“Any Portuguese town looks like a superstitious bride’s finery–something old, something new, something borrowed, and something blue,” Mary McCarthy once wrote. She could not have captured the essence of Portugal any better. Lisbon, in particular, is a shining jewel in the halcyon Iberian country. You could visit this city and be perfectly happy basking in the blissfully warm sun and sitting on a patio drinking fine Portuguese wine. The sound of the ocean lapping against the shore can always be heard, and even the cobblestone streets undulate with their own intricate wave pattern. But don’t get the impression that there is nothing else to see or do here–quite the opposite.
Bordering Spain, Portugal’s location right on the Atlantic has impacted most aspects of its culture. Portugal was a mighty maritime empire between the 16th and 19th centuries, and much of the food, art, and architecture reflects this. The Belém Tower is a landmark medieval defense tower on a small island offering beautiful estuary views. The Padrão dos Descobrimentos is another maritime relict to mark 500 years since Henry the Navigator’s death. Henry paved the way for other famous world explores like Vasco da Gama and Ferdinand Magellan; there’s even an elaborate stone map laid into the ground in front of the monument.
There are also incredible courts and squares to enjoy in the affable city. The Praça do Comércio is a grand waterside public plaza in the middle of Lisbon with a striking arch and yellow façade lined with quaint shopping venues and pleasant cafes. There is also Rossio Square, a main square since the Middle Ages and the location of many bullfights, revolts, executions, and celebrations over the centuries. You might come here to enjoy the stunning architecture, have a sip at the art deco Café Nicola, or just people-watch.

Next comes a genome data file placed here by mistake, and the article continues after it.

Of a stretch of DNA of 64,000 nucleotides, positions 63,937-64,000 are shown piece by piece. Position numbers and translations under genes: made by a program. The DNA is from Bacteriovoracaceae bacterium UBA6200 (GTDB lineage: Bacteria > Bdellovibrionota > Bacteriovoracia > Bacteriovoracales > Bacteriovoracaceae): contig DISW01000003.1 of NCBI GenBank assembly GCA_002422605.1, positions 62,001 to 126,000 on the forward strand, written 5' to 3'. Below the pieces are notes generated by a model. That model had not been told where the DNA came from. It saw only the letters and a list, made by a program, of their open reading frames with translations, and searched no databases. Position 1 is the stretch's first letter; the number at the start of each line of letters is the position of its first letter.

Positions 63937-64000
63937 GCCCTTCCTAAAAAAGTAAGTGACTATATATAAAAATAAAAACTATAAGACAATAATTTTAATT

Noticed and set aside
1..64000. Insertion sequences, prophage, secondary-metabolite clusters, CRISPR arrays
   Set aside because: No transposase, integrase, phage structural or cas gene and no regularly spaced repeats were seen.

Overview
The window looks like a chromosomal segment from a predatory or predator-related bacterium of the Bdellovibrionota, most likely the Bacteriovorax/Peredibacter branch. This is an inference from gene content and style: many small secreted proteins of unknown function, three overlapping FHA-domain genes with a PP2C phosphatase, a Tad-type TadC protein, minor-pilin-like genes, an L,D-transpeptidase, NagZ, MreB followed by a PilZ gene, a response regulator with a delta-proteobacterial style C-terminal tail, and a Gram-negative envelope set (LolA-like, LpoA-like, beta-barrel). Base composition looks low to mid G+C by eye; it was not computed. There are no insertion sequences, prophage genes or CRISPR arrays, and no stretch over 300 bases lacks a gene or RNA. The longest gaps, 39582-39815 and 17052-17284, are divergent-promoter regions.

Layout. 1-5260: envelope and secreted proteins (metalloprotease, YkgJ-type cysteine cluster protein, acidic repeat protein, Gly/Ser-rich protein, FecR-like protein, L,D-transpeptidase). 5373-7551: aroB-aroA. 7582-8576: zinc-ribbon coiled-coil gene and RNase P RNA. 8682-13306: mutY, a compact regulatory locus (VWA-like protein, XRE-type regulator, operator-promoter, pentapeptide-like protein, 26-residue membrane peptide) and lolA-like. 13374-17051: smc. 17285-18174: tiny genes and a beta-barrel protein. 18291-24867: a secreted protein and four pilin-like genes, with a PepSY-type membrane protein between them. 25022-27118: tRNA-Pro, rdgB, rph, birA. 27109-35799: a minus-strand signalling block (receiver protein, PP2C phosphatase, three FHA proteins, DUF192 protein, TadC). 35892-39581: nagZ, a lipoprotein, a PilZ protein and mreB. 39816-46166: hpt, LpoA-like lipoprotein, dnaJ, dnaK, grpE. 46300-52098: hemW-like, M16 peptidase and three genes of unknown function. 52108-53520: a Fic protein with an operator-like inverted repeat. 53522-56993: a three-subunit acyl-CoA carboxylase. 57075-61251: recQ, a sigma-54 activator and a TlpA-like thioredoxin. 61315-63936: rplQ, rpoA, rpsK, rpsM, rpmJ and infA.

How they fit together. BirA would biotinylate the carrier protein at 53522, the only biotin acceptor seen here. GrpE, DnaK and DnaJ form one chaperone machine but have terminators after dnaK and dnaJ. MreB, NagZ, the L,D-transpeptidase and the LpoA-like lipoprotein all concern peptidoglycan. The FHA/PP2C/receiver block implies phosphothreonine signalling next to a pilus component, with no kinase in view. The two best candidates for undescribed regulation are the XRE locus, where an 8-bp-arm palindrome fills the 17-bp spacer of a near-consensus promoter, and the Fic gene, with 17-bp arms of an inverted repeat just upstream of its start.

For an elevated experience of Lisbon take a walk up to São Jorge Castle. This 11th-century Moorish hilltop castle offers an archeological museum along with stupefying views out over the rooftops of Lisbon. Plus, you might just get to see a few peacocks casually strutting around the castle grounds. If the outdoors are what you’re into, then you’ll also be sure to love the renowned Eduardo VII Park. This sloped, scenic park is perfectly manicured in geometric patterns and offers walking paths and public lawns.
Lisbon is not short on food and fun either. Portugal has some of the best wine to offer in the world, and has its own unique twist: Vinho Verde (green wine). Slip into the adorable Grapes & Bites restaurant to sample delightful cuisine surrounded by walls and walls of wine. For dessert consider walking over to Amorino for beautifully crafted gelato roses and servers who all speak at least four languages. The Hotel Da Estrela is a great place to rest your head after a long day of exploring and enjoying: it has just 19 rooms and thoughtful outside garden areas.
Lisbon is also perfectly located in Portugal to have easy access to a plethora of fascinating places. To the east of Lisbon you’ll find the remarkable town of Évora. In addition to Roman ruins and stunning cathedrals, Évora’s real claim to fame is the Capela dos Ossos (The Chapel of Bones). This morbidly mesmerizing chapel holds the bones of some 5,000 people. The macabre patterns are strangely beautiful, and it is a chillingly humanizing experience. If you prefer a more lighthearted day trip, head north of Lisbon to Fátima. This place is where three shepherd children claimed to see an apparition of the Virgin Mary in 1917, and it has since become a holy site. Millions of pilgrims visit each year, and the Pope even visited twice. This chapel has since been enclosed within a large basilica and sanctuary and is worth the trip to see and experience for yourself.
Bring our Zipper Backpack along on your next trip to Lisbon; whether running from square to square or enjoying some local libations, it won't miss a beat.